Recently, three dear friends of mine all had a grandparent die (two had funerals Christmas week). When I was home for Christmas, I saw how much my own grandma's memory is beginning to fail. She is my last living grandparent, and realising that she may not be able to live on her own much longer (she is 93, and quite active) has been hard. Knowing that life is fragile has been weighing on my heart. Seeing the state of our economy, presidential administration, and the lack of logic or understanding in the general public has depressed my soul. I am tempted to fret, to despair, to  see only loss. 

At these precise moments I must remember the kindness of the LORD, His benefits, that He has filled my soul with good things, how He has redeemed me, that He gives me Love and mercy, how He is my strength in weakness. I must speak truth to my soul, and I must admonish myself to bless God. He alone is worthy of all praise and glory, forever and ever. Amen.

Friday, January 4, 2013

The Irrational Season


This is the irrational season
When love blooms bright and wild.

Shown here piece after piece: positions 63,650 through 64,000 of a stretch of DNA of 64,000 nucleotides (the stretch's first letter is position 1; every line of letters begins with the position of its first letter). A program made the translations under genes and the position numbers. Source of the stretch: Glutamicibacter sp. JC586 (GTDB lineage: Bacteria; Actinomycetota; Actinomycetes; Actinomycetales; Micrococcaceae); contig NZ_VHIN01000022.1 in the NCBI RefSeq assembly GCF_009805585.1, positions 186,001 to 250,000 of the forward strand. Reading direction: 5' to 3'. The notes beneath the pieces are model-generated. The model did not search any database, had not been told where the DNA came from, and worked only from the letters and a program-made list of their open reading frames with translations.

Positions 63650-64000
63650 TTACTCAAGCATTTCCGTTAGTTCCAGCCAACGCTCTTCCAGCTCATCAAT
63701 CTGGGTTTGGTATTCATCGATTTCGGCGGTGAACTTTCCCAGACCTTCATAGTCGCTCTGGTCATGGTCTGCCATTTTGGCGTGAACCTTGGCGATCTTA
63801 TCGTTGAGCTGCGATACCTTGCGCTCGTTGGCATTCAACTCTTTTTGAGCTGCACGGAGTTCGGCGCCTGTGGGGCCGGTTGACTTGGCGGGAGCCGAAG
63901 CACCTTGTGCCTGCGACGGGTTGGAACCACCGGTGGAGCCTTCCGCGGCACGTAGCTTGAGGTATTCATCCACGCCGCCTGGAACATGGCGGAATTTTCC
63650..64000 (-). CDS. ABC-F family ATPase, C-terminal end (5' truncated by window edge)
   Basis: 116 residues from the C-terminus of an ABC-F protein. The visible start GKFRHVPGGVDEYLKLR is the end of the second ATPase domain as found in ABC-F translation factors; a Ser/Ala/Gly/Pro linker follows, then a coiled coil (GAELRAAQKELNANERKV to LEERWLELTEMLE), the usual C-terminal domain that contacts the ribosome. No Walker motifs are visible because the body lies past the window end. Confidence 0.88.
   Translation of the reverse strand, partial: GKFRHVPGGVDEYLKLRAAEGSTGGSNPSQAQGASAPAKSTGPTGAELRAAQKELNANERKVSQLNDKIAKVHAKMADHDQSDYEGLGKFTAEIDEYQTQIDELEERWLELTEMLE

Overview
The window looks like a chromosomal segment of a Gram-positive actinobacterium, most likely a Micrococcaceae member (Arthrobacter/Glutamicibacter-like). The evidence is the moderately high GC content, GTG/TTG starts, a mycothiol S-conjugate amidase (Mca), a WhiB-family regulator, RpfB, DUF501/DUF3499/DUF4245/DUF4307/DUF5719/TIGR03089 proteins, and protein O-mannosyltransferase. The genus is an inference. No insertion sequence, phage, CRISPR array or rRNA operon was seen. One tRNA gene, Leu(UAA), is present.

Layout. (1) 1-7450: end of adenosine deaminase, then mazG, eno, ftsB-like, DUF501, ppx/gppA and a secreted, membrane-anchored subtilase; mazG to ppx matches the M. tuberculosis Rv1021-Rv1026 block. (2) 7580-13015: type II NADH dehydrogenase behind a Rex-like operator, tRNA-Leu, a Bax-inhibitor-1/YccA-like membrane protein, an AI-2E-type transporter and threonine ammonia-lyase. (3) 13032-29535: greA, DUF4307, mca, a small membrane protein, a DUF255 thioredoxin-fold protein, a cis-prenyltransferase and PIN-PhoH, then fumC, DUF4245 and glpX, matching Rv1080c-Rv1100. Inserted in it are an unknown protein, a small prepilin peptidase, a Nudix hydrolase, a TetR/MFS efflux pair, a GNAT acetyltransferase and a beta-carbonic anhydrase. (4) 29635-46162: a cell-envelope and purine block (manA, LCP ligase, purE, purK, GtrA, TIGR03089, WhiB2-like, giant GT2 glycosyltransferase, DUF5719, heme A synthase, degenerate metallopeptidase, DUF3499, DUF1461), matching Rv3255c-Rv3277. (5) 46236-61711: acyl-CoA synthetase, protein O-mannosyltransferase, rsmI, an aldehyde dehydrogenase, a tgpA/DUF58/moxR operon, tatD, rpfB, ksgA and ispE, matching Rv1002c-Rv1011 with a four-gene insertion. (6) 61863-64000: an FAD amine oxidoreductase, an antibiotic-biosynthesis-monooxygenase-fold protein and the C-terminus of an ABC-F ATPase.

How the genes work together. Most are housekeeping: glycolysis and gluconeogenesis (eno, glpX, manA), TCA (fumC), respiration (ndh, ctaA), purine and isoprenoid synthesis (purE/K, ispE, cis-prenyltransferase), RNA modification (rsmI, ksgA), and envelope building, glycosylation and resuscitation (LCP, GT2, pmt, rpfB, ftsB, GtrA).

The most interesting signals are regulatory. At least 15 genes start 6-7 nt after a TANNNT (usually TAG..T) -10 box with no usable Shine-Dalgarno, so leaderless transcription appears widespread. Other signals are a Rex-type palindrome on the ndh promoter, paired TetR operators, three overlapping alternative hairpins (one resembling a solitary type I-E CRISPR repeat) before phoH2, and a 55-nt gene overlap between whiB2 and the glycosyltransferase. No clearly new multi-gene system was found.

Had Mary been filled with reason
There'd have been no room for the child.

~ Madeleine L'Engle



I live in a community of persons who have spent at least two weeks of their lives immersed in ideas, reason, knowledge, and facts. This is wonderful for helping others understand Christianity from a historical and reasoned perspective.  It can also put up barriers for persons who need to know that God is not just 'out there' ruling the universe, but that He cares about us right here.

Reason is a lot like the marriage covenant, even when you do not feel like loving the other person, you have promised to do so. In the same way, even when your emotions tell you conflicting ideas about who God is, your understanding of historical events,  textual criticism, logic, et cetera help to anchor your soul.